T. Eze, R. Anthony, A. Soper & C. Walshaw
Autonomic and self-managing systems are increasingly pervasive across an ever-widening spectrum of application domains. Autonomic technology is advancing at a high rate, yet there are no universal standards for the technology itself and the design methods used. There are also significant limitations to the way in which these systems are validated, with heavy reliance on traditional design-time techniques, despite the highly dynamic behaviour of these systems in dealing with run-time configuration changes and environmental and context changes. These limitations ultimately undermine the trustability of these systems and are barriers to eventual certification. This paper is concerned with setting the groundwork for the introduction of standards for Autonomic Computing (AC), in terms of technologies and the composition of functionality as well as validation methodologies. We propose that the first vital step in this chain is to introduce robust techniques by which the systems can be described in universal language, starting with a description of, and means to measure the extent of autonomicity exhibited by a particular system. We present a novel technique for measuring the Level of Autonomicity (LoA) along several dimensions of autonomic system self-CHOP (self-configuration, self-healing, self-optimisation and self-protection) functionalities.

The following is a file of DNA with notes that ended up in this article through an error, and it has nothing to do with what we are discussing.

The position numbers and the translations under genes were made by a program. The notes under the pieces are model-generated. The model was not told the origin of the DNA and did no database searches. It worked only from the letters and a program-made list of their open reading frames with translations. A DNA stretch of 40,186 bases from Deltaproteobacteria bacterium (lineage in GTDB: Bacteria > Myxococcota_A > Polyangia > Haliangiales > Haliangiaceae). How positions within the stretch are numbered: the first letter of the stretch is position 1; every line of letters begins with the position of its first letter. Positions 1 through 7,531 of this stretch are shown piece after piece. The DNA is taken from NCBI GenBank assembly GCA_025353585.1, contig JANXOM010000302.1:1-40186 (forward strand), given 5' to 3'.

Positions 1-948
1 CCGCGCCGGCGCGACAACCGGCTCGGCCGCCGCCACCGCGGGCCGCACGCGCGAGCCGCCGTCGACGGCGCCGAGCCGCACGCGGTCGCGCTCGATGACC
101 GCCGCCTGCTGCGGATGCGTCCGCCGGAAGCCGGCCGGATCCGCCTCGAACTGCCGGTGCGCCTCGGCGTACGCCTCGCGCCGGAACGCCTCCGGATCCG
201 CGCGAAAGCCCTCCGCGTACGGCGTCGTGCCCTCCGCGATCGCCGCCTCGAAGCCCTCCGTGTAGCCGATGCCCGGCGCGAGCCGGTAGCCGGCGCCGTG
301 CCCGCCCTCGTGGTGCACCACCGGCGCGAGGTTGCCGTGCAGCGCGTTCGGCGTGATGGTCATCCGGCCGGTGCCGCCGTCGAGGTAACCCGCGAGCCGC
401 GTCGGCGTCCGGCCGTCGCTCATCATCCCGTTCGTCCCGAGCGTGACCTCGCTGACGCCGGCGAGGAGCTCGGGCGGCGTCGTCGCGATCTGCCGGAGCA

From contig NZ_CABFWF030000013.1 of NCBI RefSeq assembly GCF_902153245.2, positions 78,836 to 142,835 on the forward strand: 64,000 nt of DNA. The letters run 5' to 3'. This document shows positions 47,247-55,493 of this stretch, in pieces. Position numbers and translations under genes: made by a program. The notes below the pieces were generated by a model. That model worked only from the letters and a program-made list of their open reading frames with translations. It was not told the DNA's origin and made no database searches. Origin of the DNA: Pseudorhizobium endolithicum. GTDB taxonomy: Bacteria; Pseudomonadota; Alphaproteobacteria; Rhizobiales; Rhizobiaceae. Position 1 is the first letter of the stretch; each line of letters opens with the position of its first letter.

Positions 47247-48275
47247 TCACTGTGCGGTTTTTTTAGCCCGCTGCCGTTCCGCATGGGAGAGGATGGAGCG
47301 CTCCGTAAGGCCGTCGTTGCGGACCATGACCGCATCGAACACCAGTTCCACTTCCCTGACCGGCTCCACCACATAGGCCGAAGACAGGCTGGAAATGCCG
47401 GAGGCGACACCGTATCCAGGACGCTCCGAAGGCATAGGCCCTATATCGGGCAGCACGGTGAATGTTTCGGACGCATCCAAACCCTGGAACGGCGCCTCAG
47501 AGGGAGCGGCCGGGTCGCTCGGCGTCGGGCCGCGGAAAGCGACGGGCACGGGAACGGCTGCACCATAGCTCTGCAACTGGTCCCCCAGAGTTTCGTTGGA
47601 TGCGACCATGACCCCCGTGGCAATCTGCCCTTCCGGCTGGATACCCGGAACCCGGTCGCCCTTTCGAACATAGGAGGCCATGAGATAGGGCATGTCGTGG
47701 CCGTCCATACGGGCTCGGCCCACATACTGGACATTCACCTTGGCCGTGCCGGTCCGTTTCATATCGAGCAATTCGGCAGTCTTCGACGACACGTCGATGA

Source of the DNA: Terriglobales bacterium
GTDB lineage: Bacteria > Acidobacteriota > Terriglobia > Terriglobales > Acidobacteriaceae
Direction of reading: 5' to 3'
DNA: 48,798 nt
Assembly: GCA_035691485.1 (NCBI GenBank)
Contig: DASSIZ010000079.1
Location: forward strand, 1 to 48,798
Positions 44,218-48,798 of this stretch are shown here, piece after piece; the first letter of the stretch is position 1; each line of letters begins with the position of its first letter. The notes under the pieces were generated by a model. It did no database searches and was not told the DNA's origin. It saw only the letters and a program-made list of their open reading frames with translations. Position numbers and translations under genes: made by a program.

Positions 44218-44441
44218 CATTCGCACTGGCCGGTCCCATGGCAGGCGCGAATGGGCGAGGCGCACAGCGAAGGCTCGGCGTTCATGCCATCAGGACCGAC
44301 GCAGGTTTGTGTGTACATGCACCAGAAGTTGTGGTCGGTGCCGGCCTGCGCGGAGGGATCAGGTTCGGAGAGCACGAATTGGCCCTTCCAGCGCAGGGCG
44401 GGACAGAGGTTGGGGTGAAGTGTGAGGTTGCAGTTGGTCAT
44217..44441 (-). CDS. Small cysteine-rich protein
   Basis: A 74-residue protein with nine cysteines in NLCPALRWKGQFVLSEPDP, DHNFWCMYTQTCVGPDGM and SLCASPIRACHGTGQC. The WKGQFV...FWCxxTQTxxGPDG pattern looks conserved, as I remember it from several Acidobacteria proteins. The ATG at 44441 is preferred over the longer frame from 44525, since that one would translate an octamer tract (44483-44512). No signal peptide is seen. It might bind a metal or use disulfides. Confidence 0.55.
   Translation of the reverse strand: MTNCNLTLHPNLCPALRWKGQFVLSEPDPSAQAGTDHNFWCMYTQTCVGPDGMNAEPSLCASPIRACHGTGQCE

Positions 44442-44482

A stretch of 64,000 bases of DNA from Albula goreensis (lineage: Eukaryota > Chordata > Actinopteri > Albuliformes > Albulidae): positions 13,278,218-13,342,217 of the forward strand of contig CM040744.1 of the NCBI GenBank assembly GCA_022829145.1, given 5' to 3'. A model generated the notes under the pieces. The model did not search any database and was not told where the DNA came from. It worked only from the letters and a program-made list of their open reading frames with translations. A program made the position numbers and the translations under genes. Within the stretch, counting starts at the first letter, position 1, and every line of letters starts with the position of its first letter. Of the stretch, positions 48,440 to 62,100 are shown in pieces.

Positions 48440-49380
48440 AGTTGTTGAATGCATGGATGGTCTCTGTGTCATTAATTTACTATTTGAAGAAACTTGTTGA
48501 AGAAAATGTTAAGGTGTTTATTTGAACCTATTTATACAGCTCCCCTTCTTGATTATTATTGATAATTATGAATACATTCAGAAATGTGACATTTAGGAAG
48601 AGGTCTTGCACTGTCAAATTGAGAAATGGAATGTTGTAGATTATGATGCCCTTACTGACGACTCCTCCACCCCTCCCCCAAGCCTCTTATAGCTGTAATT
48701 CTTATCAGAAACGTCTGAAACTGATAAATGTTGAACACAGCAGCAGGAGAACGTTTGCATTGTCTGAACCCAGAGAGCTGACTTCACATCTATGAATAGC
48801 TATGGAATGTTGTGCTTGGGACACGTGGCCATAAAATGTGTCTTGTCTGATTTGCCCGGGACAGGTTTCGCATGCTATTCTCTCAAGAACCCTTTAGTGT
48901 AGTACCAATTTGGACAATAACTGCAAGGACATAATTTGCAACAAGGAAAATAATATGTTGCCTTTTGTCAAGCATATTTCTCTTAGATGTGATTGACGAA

Keywords: autonomicity; level of autonomicity; autonomic system; trustworthiness; metrics